First-in-class small molecule therapeutics targeting phospholipase D (PLD) demonstrate promise as potent and selective inhibitors for viral diseases and oncology. Vanderbilt researchers have developed small molecule selective inhibitors of phospholipase D isoforms 1 and 2, as well as molecules that inhibit both isoforms. These molecules have shown efficacy in models of influenza infection, glioblastoma, and breast cancer. Genetic and chemical inhibition of PLD 1 and 2 exhibit negligible side effects, and these molecules have shown minimal off target toxicity and excellent DMPK profiles.
Phospholipase D is a membrane protein that catalyzes the conversion of phosphatidylcholine to phosphatidic acid, a signaling molecule that affects diverse downstream processes. Many of these processes, including control of the cell cycle, proliferation, and intracellular trafficking, result in disease when dysfunctional. PLD inhibitors may find utility in the following areas:
Influenza/Viral Infections: Encapsulated viruses, such as influenza, require PLD activity for: i) entry into, ii) replication within, and iii) egress from host cells. Endocytosis and endosomal trafficking of influenza virus is an essential component of infection. Chemical inhibition of PLD2 slows this process significantly, allowing time for a robust antiviral immune response. A549 cells treated with a PLD2 inhibitor show a significant decrease in viral titer after infection with influenza virus compared to control. Additionally, PLD1 is implicated in viral egress. Inhibition of this step in the infection process would prevent spread of the virus to uninfected cells. Tandem inhibition of both PLD isozymes may enable an effective multi-pronged approach to treating influenza infections. Whereas currently available small molecule treatments target viral proteins, PLD inhibition represents a novel approach to treatment of influenza and viral infections as it targets host factors involved in infection.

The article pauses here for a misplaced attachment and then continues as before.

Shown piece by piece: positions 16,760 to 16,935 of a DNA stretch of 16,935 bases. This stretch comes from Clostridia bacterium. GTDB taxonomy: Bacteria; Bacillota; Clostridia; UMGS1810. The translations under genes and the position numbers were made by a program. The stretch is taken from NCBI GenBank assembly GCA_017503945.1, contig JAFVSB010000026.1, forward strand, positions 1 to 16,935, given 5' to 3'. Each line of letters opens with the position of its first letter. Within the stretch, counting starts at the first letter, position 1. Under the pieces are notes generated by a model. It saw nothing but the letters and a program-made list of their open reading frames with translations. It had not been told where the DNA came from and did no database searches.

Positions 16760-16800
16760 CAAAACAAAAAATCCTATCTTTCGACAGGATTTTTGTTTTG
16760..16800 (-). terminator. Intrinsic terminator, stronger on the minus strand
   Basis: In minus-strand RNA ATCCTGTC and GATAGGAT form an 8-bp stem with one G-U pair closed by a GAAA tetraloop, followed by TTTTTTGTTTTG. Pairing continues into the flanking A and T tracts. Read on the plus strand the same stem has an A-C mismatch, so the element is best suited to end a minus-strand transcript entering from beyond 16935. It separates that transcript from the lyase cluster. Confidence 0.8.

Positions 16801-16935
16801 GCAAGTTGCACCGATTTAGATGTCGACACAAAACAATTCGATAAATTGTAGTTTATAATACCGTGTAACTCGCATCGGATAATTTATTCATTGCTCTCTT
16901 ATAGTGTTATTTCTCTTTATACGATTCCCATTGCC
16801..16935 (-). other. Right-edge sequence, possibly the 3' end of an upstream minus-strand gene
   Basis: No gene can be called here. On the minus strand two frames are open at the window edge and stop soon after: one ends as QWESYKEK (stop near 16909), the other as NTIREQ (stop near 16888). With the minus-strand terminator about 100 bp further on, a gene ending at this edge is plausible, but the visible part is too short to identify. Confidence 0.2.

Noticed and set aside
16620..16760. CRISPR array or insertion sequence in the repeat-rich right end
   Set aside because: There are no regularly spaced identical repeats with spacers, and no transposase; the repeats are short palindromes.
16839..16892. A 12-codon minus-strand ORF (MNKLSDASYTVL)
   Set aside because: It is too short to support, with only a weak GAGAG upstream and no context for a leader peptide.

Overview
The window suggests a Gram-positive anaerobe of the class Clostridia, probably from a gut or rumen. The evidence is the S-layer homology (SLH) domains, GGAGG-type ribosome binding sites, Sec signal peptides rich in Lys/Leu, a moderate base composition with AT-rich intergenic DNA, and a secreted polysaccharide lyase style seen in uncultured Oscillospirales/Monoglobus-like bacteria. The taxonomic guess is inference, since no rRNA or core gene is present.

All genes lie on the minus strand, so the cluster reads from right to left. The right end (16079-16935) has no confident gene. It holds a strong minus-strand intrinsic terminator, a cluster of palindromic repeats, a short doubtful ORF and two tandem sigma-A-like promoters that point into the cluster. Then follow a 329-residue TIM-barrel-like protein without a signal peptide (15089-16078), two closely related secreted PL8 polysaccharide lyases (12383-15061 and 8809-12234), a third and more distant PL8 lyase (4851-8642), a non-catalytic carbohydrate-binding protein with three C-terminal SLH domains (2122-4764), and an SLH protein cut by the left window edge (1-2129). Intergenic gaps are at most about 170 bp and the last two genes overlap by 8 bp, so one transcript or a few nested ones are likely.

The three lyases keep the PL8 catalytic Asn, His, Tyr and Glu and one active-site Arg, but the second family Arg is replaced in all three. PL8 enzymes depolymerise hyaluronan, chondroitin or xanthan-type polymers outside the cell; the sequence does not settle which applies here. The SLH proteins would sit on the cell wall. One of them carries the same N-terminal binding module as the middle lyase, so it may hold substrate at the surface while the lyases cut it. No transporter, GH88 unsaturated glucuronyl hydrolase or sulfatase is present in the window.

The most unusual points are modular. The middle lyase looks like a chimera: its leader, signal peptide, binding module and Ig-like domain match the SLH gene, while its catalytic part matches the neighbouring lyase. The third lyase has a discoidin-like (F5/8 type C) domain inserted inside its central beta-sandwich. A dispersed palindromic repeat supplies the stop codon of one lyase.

Cancer: PLD1 and 2 are involved in regulating processes essential to cancer cell survival, proliferation, and metastasis. PLD signaling is upstream of many important oncogenes, which cannot be directly inhibited due to toxicity. The Akt pathway is one such example. Vanderbilt researchers have demonstrated that PLD2 inhibition also indirectly inhibits Akt-mediated regulation of autophagy in glioblastoma cells, leading to cell death. In contrast to direct inhibition of Akt, which results in numerous deleterious effects, inhibition through PLD is innocuous. PLD inhibitors developed at Vanderbilt show excellent CNS penetrance allowing access to the tumor. This represents a novel mode of treatment for glioblastoma multiforme, a cancer with limited treatment options and high mortality. In addition, Vanderbilt researchers have demonstrated small molecule inhibition of PLD decreases invasiveness in models of breast cancer. Ongoing research may demonstrate utility in treating other cancers.
Potential Market Size
The broad therapeutic scope of PLD inhibitors indicates a potentially significant market size. Cancer: Cancer will affect 1 in 2 men and 1 in 3 women in America. Breast cancer is the most diagnosed cancer in American women with ~230,000 new diagnoses expected in 2014 (NCI). Glioblastoma mutliforme (GBM) is a more rare cancer with ~12,000 new diagnoses each year, however, it is very difficult to treat and approximately 10% of patients will survive beyond five years after treatment. The current drug of choice to treat GBM, Temodar, had sales of $304 million in the US in 2013. Influenza: The CDC estimates that 5-20% of the population will be infected with influenza each season resulting in approximately 200,000 hospitalizations per year. Sales for Tamiflu, the primary drug used to treat influenza infection, were $456 million in the US ($677 million worldwide) in 2013 and is predicted have stable sales for the next several years.
Intellectual Property Status
Vanderbilt holds patent applications for composition of novel chemical series for PLD1-selective, PLD2-selective and dual PLD inhibitors, as well as method of use for these inhibitors.